Brexit was a form of identity politics – a point that was lost on the ‘yes’ campaign’s economic-centric messaging.
It defined those who wanted to leave; it defined people like me who wanted to stay.
Most of us, we must admit, are of a certain generation. For me, jumping on a plane (or, in our greener future, a train) is who I am, what I am. Speaking European languages is not for me a nice-to-have, but I couldn’t imagine a fulfilling life without it.
And, to use that cliché, I do see myself first a European, second a Briton.
For younger people – a broad term, as there is no cut-off and there are many exceptions to this rule – other forms of identity strike at their core: gender, race, sexuality and other considerations that fall into the loosely-termed diversity agenda.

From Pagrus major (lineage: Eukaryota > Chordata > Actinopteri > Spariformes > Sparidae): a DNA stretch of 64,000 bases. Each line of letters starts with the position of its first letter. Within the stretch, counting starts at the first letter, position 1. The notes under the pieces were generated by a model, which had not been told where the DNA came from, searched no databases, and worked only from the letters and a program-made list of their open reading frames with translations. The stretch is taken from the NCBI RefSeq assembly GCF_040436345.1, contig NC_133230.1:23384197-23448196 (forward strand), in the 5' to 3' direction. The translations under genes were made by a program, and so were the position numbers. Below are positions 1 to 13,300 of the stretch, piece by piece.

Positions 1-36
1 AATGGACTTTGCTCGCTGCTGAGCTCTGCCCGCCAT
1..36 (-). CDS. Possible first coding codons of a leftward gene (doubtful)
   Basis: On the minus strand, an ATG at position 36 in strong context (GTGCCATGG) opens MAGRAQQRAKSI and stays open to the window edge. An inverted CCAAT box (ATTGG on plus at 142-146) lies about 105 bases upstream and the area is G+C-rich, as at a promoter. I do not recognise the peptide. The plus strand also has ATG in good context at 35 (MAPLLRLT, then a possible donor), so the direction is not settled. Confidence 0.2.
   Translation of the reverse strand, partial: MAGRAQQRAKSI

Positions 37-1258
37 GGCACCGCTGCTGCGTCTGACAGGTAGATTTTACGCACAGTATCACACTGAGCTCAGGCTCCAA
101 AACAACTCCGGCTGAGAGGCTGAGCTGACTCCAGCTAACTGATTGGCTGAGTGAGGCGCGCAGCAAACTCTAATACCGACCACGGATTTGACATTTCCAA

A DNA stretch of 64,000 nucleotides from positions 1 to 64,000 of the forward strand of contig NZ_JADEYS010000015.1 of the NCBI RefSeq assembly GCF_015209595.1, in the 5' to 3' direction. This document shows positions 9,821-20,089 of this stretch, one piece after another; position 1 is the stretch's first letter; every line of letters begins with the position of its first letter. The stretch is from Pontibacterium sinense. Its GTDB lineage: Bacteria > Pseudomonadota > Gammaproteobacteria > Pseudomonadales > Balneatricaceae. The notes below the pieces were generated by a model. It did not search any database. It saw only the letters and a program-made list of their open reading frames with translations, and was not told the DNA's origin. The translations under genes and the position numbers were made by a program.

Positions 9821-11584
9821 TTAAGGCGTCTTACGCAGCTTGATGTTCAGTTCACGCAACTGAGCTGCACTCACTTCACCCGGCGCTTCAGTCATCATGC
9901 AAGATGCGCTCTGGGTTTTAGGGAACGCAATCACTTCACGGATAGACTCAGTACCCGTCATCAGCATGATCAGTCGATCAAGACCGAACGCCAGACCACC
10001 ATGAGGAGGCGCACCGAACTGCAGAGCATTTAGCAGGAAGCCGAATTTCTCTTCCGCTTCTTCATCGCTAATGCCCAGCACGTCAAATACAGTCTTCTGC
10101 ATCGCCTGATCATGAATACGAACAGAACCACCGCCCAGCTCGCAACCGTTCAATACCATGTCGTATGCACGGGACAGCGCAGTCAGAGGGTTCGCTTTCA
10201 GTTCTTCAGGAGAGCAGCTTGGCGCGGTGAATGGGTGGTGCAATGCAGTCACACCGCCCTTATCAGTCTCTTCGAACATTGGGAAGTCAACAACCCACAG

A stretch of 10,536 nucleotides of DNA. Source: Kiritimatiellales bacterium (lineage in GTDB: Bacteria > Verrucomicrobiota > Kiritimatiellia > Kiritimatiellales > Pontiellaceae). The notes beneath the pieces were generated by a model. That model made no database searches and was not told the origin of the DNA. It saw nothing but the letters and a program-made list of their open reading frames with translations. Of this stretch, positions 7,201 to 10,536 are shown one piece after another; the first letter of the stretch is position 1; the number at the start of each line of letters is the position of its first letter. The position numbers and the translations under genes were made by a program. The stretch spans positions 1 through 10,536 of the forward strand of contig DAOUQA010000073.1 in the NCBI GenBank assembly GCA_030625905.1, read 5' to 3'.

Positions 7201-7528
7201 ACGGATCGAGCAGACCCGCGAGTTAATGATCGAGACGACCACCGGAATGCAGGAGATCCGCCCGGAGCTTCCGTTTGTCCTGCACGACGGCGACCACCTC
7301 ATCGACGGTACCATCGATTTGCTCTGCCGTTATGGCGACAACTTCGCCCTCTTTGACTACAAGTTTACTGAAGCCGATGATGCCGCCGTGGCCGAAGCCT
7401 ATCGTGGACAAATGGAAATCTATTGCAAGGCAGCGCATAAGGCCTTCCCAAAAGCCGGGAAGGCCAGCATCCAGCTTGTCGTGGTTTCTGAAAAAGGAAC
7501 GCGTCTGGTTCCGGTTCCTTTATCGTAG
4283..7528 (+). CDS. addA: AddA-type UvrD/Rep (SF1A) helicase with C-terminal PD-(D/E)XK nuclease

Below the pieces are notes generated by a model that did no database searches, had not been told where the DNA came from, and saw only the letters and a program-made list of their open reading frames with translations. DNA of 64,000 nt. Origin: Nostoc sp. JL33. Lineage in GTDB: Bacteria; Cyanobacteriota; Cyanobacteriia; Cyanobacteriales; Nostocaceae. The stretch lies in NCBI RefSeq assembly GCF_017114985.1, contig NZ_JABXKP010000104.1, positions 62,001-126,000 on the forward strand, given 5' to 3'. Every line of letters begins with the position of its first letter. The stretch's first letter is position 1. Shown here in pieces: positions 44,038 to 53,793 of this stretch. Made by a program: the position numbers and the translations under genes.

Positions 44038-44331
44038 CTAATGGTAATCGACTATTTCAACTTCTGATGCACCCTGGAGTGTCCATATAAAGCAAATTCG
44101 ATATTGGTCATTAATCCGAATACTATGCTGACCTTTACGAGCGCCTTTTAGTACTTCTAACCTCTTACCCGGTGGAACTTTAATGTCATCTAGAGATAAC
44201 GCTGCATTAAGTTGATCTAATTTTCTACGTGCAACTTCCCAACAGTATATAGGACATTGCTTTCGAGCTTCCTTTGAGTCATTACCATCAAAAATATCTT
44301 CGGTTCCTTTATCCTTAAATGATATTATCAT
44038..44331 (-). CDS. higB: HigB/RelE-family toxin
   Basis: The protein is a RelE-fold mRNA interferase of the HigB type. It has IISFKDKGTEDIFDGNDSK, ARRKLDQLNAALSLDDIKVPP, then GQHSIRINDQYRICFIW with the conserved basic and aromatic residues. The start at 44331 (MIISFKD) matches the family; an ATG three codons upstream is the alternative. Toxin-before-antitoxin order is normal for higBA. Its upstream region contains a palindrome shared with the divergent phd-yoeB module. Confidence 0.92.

These two definitions of identity are not mutually exclusive. Therein lies a possible route back to Europe.
The original European project was, for many on the continent at least, an emotional one. By joining Germany and France together at the hip the founding fathers were making war less likely and laying the groundwork for a new sense of being, a European identity that would complement national ones, indeed possibly supersede them.
To do that involved seeking ever closer union, but somewhere along the way that was lost in translation.
It became a technical project, focusing on acquis and institutions, on financial wrangling and treaties. The only time the EU displayed drama was in the inevitable all-night summit negotiations, with Britain either on its own or leading an awkward squad.
So much of the alliance’s good work, bringing people together on academic or cultural exchanges or on the environment, passed citizens by.